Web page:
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Projectile

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Projectile.

Something that is projected, usually at great speed, from the muzzle of a gun or similar.

Could be a shell or bullet.

Differs from a missile for some technical reason which escapes me.

BMGs guess: A missile carries its own form of propulsion whereas a projectile gets all of its propulsion from the big bang in the gun - i.e. a missile goes whoosh - a projectile goes bang.

A projectile is any form of object powered through a void by the application of an external force. We tend to use the term for any unpowered object i.e. lacking an on-board motor, such as an Artillery shell or a mortar bomb. A fin round is also a projectile. Any unpowered externally forced projectile follows a ballistic trajectory - however small it may seem, as BMG alludes to above. We can see, therefore, that technically speaking, a misssile could be classed as a projectile if it relies on motors cutting at some point during its flight and then following a ballistic trajectory to earth. An example of this is the V-1 which literally dove to earth on the point of a ballistic trajectory - it was not steered (or 'guided') in any way. V-2 was not - it was powered all the way to its objective at (local) Mach 3. {I think you have this the wrong way round. The V1 was a cruise missile. It flew in a non ballistic trajectory because it was a small aeroplane until the fuse system activated, cutting the engine and setting the control surfaces so the V1 would dive to earth. The V2 flew in a ballistic trajectory after about 70 seconds of rocket engine thrust. pteranadon)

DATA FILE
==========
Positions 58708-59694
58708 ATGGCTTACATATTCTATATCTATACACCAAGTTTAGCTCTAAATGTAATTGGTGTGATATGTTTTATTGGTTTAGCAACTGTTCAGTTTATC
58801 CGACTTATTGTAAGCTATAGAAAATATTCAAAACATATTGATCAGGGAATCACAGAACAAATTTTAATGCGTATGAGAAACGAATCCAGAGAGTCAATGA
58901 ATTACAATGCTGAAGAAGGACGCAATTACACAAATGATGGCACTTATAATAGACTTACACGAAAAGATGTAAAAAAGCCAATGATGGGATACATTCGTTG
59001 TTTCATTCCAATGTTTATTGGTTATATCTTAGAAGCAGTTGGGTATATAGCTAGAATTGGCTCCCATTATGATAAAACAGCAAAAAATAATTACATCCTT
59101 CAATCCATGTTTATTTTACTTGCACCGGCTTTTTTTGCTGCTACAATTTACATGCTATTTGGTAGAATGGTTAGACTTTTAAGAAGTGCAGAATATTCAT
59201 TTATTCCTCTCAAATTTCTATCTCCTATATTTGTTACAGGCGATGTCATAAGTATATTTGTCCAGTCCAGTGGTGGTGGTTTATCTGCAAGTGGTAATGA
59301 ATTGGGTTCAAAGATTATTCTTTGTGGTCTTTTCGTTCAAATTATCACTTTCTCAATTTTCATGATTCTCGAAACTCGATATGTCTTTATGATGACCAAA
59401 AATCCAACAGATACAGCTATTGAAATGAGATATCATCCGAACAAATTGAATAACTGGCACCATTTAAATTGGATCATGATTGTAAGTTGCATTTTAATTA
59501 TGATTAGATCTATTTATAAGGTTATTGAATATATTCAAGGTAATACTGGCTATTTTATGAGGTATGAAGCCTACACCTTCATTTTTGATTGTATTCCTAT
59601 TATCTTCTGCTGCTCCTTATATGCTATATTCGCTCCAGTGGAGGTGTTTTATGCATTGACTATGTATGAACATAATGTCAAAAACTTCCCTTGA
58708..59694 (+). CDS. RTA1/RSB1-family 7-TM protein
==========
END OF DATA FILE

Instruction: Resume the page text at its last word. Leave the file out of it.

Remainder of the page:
Rockets are also (technically) projectiles, however the term 'rocket' is usually reserved for free flight i.e. unguided rockets, like FROG 7 (Free Rocket Over Ground), whilst 'missile' is reserved for guided systems. Like all good rules, there are literally tens - if not hundreds - of examples that disprove this, such as the Multiple Launch Rocket System (MLRS) which has a 15m CEP or Guided MLRS (GMLRS) with a unitary warhead - it has a CEP of 7m derived from GPS.